The historical Savage Depot just off Highway 13. Betcha can’t find another farmers’ market in town with such an awesomely cool depot.

Also on this page:   Photo gallerySo What's Up with That Old Depot?


Savage Farmers’ Market: Fresh, Local, and Close to Home

So you want fresh, locally grown produce from Minnesota farmers, but who wants to drive all the way from Savage to St. Paul just for veggies? I mean, it’s 25 miles. If I'm driving that far for produce, those vegetables better come with my own personal five-star chef.

There’s a better solution. Every Sunday morning during the season, a couple dozen vendors erect 10x10 canopies in the parking lot of the historic Savage depot and offer local lettuce, onions, herbs, parsnip, rutabagas, flowers, honey, and more. As an extension of the St. Paul Farmers’ Market, the market follows the same 50-mile rule for local produce. Most of the vendors also have booths at the downtown location and at one or more suburban markets.

With such a convenient location, you have no reason not to buy fresh and local. Stop by the market for whatever is in season; and then go to one of several nearby supermarkets for everything else. Now you can have your rutabaga and eat it, too.

  • Sugar snap peas and potatoes. These spuds were made for frying.
  • Signs of spring: tables covered in rhubarb, swiss chard, and onions.
  • Fresh vegetables, all local, all benefiting area farmers.
  • A vendor selects a batch of radishes.
  • A batch of Swiss chard.
  • Red onions, perfect for a healthy and tasty salad. Or for a tasty but not-so-healthy hamburger.
  • Fresh herbs—so much tastier than dried.
  • Larry shows off his Aspen Ridge Honey. Ask him how the flowers that the bees eat change the flavor of the honey. (My favorite is buckwheat.)
  • All the varieties of maple syrup! Have you tried the habanero?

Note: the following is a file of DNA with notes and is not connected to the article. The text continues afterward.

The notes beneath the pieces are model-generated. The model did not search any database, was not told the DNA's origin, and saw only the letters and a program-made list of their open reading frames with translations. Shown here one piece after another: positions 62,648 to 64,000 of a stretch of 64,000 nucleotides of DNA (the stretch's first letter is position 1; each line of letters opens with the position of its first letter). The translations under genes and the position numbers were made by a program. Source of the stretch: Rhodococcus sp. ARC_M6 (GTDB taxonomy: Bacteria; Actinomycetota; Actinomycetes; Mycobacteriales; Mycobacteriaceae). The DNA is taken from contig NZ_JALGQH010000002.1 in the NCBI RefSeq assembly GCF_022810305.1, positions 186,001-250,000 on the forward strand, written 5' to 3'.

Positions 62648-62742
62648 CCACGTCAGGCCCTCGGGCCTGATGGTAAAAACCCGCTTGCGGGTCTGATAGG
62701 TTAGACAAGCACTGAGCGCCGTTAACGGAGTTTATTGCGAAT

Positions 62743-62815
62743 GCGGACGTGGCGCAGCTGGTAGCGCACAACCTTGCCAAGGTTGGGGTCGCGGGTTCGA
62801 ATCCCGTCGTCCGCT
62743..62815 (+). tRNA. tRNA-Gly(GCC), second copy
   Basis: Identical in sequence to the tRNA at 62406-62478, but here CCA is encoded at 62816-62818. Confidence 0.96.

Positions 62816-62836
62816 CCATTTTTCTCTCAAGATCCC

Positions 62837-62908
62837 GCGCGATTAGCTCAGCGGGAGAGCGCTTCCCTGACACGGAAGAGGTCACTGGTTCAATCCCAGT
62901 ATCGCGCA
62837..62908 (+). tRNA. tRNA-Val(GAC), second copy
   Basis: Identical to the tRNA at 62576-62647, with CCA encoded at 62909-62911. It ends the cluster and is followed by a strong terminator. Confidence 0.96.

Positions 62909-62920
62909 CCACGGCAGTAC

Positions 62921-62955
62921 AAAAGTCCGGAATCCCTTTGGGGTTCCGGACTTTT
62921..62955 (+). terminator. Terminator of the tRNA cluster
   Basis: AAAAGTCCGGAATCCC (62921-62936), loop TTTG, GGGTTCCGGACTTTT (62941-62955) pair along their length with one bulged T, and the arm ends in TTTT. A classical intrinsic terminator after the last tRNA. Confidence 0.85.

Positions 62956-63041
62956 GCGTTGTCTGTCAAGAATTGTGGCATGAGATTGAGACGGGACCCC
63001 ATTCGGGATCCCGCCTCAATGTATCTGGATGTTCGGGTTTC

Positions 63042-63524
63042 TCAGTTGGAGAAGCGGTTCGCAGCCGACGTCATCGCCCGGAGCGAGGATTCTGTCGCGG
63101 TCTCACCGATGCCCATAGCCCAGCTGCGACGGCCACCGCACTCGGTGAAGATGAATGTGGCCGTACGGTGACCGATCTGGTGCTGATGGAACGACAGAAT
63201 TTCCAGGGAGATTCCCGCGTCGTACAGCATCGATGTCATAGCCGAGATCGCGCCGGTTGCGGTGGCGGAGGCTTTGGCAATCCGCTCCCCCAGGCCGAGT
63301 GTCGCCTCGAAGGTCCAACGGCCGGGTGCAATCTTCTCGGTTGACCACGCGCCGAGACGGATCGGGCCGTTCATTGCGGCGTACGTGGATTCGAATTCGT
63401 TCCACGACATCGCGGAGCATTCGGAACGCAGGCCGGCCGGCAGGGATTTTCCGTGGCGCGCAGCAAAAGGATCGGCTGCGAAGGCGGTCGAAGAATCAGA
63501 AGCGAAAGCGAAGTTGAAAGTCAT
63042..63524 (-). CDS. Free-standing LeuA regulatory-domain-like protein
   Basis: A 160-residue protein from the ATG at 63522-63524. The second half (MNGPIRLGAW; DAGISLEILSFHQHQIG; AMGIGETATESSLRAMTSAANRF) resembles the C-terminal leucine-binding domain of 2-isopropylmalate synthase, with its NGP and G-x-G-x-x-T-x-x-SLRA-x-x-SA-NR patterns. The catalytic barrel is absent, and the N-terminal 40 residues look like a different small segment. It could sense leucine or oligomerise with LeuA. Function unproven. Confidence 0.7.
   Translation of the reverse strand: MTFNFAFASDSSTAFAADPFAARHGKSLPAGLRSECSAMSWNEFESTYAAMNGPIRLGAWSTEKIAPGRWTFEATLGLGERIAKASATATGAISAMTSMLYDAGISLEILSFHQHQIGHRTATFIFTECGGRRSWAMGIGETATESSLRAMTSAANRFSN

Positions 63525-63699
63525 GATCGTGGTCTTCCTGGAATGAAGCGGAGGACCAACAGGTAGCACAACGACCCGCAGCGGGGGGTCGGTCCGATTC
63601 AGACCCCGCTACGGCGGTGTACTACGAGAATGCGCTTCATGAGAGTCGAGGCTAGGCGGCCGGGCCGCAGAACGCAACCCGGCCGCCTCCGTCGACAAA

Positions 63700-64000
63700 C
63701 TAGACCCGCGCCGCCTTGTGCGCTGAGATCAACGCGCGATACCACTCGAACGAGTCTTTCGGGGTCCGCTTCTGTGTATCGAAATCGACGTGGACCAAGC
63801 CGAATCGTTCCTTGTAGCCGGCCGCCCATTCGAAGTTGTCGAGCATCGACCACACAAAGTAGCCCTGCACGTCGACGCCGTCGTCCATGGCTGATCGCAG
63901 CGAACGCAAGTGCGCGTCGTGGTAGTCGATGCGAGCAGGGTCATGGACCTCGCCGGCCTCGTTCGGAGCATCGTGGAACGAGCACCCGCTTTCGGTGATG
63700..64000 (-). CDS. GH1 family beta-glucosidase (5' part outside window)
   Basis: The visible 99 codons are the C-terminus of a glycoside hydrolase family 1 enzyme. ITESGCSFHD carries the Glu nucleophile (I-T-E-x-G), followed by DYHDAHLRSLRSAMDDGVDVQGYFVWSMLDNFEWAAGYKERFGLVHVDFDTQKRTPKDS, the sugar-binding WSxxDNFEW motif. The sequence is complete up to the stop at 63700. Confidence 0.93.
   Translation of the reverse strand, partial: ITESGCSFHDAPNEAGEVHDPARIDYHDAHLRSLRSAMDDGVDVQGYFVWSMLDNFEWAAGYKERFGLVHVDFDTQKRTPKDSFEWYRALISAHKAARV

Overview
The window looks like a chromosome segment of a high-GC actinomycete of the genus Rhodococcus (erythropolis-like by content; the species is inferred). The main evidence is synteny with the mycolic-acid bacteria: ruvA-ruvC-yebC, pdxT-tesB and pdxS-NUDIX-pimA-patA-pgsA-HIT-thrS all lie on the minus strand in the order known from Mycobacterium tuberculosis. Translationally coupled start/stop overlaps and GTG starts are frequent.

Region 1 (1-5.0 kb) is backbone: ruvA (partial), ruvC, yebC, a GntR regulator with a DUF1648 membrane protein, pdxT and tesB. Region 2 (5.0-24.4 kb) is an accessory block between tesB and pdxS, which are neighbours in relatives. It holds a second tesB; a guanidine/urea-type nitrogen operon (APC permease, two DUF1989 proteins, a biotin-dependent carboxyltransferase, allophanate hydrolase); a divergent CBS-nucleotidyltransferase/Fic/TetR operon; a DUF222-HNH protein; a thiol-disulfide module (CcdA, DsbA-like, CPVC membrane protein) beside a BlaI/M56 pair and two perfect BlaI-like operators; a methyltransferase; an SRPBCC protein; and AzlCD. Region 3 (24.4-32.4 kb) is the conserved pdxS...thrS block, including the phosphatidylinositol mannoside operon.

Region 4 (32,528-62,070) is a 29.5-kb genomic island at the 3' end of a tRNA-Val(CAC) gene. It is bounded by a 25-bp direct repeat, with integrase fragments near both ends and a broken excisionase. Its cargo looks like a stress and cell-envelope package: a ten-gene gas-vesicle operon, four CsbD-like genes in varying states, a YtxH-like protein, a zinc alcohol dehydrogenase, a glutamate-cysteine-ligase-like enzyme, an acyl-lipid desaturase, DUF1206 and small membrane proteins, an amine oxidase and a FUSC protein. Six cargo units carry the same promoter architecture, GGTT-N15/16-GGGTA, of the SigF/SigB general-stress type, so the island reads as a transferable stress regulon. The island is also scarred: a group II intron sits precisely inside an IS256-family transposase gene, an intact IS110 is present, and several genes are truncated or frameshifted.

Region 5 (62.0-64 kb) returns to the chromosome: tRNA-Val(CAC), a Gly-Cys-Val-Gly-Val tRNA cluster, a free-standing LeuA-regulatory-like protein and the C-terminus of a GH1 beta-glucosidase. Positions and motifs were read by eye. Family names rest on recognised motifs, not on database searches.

• Beautiful cut lilies to decorate your dining table.
  • So many lovely batches of cut flowers.
  • More cut flowers. Are there ever enough?
  • A Hmong woman prepares additional cut flower arrangements.
  • Flowers in hanging baskets are perfect for your deck--or your kitchen window.
  • Savage residents doing their Saturday morning grocery shopping.


So What’s Up with That Old Depot?

The Savage Depot Sign

The sign on the end of the depot building announces the name of the town to arriving railroaders.

The historic depot has been around longer than the name “Savage.” When the Chicago, Minneapolis, and Omaha Railroad built the depot in 1880, the town was called “Hamilton.” The town changed its name to “Savage” in 1904. (It’s a good thing, too; I’ll bet it confused the railroad passengers to see a depot labeled “Savage” in a town called “Hamilton.”)

The railroad closed the Savage and Shakopee depots in 1970 and replaced them with a single depot to serve both towns. Murphy’s Landing, the historical preservation site in Shakopee, purchased the depot and moved it to the Murphy’s Landing grounds.

In 2007, the Dan Patch Historical Society raised the funds to move the depot back home to Savage. The building housed a bistro until 2012; a new restaurant will open in 2013.

You can learn more about the Savage depot at the society's web site.